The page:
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  Learn the Difference Between AFFECT and EFFECT
by Tina Blue (used with permission)
Confusion between the words "affect" and "effect" is so common that I almost never see either of the words used correctly. Since I read anything that doesn't move fast enough to get away from me, and since I read hundreds of essays by college students each semester, I have reason to believe that this error is not just a misspelling, but an actual misapprehension of the two words and how they are used. Just the other day I read two  articles with this mistake, which is why I decided to take it up as one of the first items in my column concerning grammar and usage.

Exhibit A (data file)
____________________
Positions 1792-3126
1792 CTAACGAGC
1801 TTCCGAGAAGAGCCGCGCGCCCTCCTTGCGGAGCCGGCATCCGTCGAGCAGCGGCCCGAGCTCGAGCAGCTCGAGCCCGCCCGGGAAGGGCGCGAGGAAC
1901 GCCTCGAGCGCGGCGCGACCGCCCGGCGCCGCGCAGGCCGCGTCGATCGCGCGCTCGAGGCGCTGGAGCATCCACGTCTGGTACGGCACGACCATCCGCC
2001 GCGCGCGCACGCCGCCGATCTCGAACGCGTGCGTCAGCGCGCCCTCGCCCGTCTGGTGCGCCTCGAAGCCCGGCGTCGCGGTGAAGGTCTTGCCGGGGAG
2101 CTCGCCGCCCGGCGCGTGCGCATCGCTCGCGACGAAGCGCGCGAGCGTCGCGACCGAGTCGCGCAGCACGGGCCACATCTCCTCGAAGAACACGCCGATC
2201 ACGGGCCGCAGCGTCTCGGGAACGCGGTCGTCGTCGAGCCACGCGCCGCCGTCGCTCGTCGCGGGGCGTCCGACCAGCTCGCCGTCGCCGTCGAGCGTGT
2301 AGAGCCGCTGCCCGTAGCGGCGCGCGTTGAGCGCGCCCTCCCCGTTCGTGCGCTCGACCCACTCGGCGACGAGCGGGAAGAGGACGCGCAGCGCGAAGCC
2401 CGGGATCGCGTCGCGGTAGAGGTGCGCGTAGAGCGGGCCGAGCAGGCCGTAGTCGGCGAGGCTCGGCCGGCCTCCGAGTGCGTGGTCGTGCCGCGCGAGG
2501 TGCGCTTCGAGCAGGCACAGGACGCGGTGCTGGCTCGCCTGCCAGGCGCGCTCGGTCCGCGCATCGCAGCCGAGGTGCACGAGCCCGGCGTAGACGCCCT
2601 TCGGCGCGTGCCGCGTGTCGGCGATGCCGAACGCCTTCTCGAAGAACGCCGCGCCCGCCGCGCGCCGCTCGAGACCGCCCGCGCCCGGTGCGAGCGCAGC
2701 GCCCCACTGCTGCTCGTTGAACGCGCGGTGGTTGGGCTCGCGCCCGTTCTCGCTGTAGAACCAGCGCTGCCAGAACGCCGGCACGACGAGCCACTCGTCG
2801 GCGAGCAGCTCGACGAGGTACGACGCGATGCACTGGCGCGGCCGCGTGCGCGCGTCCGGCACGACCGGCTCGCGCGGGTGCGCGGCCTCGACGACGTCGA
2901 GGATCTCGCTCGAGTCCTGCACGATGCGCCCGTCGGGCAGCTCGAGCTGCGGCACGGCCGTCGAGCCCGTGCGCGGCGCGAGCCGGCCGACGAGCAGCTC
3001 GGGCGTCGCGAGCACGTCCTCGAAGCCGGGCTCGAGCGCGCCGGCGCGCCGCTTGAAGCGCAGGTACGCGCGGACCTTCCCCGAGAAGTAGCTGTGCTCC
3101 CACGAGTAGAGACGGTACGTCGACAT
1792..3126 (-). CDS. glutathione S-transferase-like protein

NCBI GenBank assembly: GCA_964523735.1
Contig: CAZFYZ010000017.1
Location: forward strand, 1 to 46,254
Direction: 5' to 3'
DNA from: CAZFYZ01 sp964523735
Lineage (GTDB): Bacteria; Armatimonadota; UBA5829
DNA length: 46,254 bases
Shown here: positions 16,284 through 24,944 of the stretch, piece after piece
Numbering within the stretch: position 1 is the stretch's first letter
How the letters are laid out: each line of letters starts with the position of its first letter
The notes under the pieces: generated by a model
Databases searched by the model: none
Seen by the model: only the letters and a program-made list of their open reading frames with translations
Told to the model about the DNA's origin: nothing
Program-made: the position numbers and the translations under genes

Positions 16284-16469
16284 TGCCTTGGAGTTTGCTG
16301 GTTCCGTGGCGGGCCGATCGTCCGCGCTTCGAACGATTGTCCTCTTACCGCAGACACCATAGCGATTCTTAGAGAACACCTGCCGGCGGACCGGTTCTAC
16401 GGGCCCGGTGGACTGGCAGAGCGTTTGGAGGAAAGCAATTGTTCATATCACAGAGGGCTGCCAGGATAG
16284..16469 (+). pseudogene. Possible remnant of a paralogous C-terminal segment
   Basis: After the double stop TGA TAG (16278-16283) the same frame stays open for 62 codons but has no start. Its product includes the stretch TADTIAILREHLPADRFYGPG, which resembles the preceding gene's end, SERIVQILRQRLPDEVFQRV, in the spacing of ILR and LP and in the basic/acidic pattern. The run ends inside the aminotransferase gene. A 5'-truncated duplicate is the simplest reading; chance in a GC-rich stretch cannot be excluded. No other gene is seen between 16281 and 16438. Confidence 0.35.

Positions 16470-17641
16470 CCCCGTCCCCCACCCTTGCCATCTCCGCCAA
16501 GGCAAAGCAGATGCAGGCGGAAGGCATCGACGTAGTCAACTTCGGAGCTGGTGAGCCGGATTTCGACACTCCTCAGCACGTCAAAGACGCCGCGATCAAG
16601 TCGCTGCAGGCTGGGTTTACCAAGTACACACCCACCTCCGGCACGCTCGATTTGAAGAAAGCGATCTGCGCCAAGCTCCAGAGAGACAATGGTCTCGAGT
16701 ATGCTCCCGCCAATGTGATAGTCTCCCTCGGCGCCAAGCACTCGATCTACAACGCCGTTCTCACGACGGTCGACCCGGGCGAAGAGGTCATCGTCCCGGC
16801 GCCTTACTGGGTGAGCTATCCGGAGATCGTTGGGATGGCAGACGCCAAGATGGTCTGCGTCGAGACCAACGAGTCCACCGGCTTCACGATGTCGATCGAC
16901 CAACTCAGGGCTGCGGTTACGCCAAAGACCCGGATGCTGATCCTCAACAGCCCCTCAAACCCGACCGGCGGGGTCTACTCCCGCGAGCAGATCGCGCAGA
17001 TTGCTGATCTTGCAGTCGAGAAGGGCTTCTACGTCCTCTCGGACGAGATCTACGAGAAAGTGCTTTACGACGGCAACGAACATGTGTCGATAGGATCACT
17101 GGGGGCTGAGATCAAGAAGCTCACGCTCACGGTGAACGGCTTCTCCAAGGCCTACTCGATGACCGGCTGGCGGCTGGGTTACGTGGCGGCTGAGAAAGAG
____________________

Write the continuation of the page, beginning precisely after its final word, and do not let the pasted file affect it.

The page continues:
Generally speaking, "affect" is a verb and "effect" is a noun. When you affect something, you produce an effect on it. Even in the passive voice, something would be affected, not effected.

There are certain situations where "effect" is used as a verb and situations where "affect" is used as a noun, but very few people ever have a need to use them thus, so unless you are already confident of your ability to use these words correctly, just treat as general the rule that "effect" is a noun and "affect" a verb.

(If you feel the need to get fancy, however, here are the meanings of "effect" as a verb and "affect as a noun: as a verb, "effect" means to execute, produce, or accomplish something; as a noun, "affect" is used primarily by psychologists to refer to feelings and desires as factors in thought or conduct.)

If you find that you have sometimes made the mistake of switching these two troublesome words, you probably should proofread specifically for them until you have formed the habit of using them correctly without having to think about it

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